Does Silverstone still have an F1 future?
Two big political stories were always going to dominate the Silverstone weekend - but the future of the British Grand Prix was mostly pushed to one side on Friday by the cataclysmic events surrounding the threat by eight of the teams to set up a breakaway championship in 2010.
At least it was until Max Mosley, of all people, dropped a little bombshell into his interview with the BBC.
After discussing the political crisis at length, the FIA president was asked his thoughts on it overshadowing the fact that this is, at least in theory, the last time Silverstone will host an F1 race for a very long time.
Mosley, who has been just as much a critic of Silverstone as his long-time cohort Bernie Ecclestone, proceeded to come out with what must be the most surprising quote of the weekend so far.
"In one way it's good," he said, "because it's not very nice to keep talking about this is the last Silverstone and what's going to happen at the British Grand Prix.
"On the other side I think the chance of there not being a British Grand Prix next year is very small and my personal view - and it's not for me to decide - is that it's highly likely it will be at Silverstone."
This is the man who, at this race a year ago, celebrated in a joint release with Ecclestone the fact that the contract for the race from 2010 had been awarded to Donington Park.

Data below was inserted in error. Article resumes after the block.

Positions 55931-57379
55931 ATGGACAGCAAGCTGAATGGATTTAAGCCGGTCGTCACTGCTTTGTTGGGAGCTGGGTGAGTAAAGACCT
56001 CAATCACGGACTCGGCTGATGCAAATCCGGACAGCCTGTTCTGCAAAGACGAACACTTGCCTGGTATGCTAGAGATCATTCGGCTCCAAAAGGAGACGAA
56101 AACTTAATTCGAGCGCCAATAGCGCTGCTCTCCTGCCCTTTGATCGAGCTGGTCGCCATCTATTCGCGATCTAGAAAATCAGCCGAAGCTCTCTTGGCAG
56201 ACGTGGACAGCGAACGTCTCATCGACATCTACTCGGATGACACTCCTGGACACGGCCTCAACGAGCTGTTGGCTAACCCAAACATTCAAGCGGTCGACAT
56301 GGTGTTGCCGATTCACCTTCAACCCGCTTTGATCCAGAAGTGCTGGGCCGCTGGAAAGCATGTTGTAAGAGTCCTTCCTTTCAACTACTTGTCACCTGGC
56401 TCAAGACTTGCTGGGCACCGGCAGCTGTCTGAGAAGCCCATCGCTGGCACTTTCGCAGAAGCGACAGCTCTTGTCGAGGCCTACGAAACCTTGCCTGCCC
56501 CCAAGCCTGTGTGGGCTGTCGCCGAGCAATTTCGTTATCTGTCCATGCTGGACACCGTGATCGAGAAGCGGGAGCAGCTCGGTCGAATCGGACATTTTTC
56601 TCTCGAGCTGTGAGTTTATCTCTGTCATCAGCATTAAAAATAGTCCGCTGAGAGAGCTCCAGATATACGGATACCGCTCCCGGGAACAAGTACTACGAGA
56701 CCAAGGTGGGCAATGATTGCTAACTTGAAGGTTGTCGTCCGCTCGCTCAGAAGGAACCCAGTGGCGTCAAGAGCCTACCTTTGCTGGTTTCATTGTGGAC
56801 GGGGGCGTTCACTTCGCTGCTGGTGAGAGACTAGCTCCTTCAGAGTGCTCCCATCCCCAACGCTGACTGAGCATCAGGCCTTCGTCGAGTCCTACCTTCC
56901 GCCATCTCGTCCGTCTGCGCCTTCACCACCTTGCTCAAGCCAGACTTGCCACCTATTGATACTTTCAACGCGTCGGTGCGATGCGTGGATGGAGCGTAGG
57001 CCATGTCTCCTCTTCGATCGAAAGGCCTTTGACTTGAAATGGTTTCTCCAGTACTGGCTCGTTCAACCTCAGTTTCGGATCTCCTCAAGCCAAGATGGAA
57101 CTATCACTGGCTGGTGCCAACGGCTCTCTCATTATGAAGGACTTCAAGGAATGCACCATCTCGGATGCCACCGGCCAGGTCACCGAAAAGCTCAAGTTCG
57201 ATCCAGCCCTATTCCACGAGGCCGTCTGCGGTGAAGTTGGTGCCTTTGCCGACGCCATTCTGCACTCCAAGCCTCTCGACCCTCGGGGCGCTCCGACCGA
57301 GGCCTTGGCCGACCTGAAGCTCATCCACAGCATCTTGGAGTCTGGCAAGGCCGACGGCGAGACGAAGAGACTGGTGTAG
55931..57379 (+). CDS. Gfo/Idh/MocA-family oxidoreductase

It was a striking thing for Mosley to say on so many levels, and it left people wondering what on earth he was up to.
There are many people in F1 who think that Donington will not host the race next year.
Despite the protestations of Simon Gillett, the boss of the company that owns the lease to the track and who signed the contract with Ecclestone, few think that it will be ready.
Gillett says that building work is starting. But he still has to raise the money required to put the race on - and there are serious doubts that the debenture scheme he has created to do so will work.
So what happens if Donington cannot fulfil its contract? Ecclestone has said he will not let Silverstone host another race in its current condition - and the natural extension of that stance is that there would then be no British Grand Prix in 2010.
But what Ecclestone says and what he does are not always the same thing, so there are plenty of people in F1 who think that the race will, indeed, end up back at Silverstone next year.
For Mosley to come out and say that himself, however, was remarkable at this stage. Like the row between him and the teams, this one is going to run and run.